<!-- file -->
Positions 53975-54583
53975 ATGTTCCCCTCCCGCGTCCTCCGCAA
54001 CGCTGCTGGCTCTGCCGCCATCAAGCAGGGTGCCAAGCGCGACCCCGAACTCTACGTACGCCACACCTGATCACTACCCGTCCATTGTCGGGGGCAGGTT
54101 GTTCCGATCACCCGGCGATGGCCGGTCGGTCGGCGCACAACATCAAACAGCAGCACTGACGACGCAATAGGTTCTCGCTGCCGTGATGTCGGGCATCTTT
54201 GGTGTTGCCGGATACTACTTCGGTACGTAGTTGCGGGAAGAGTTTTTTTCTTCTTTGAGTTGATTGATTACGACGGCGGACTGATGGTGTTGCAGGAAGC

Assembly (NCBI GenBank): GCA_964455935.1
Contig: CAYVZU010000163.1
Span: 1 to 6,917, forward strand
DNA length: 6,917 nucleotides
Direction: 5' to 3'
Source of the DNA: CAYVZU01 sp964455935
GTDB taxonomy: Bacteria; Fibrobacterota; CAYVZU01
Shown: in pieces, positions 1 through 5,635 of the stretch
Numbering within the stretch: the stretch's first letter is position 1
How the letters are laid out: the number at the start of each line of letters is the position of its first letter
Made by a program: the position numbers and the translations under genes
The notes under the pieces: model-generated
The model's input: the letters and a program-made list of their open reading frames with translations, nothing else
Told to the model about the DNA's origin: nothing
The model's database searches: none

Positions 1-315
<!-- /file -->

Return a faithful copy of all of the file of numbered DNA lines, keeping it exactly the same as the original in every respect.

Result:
Positions 53975-54583
53975 ATGTTCCCCTCCCGCGTCCTCCGCAA
54001 CGCTGCTGGCTCTGCCGCCATCAAGCAGGGTGCCAAGCGCGACCCCGAACTCTACGTACGCCACACCTGATCACTACCCGTCCATTGTCGGGGGCAGGTT
54101 GTTCCGATCACCCGGCGATGGCCGGTCGGTCGGCGCACAACATCAAACAGCAGCACTGACGACGCAATAGGTTCTCGCTGCCGTGATGTCGGGCATCTTT
54201 GGTGTTGCCGGATACTACTTCGGTACGTAGTTGCGGGAAGAGTTTTTTTCTTCTTTGAGTTGATTGATTACGACGGCGGACTGATGGTGTTGCAGGAAGC

Assembly (NCBI GenBank): GCA_964455935.1
Contig: CAYVZU010000163.1
Span: 1 to 6,917, forward strand
DNA length: 6,917 nucleotides
Direction: 5' to 3'
Source of the DNA: CAYVZU01 sp964455935
GTDB taxonomy: Bacteria; Fibrobacterota; CAYVZU01
Shown: in pieces, positions 1 through 5,635 of the stretch
Numbering within the stretch: the stretch's first letter is position 1
How the letters are laid out: the number at the start of each line of letters is the position of its first letter
Made by a program: the position numbers and the translations under genes
The notes under the pieces: model-generated
The model's input: the letters and a program-made list of their open reading frames with translations, nothing else
Told to the model about the DNA's origin: nothing
The model's database searches: none

Positions 1-315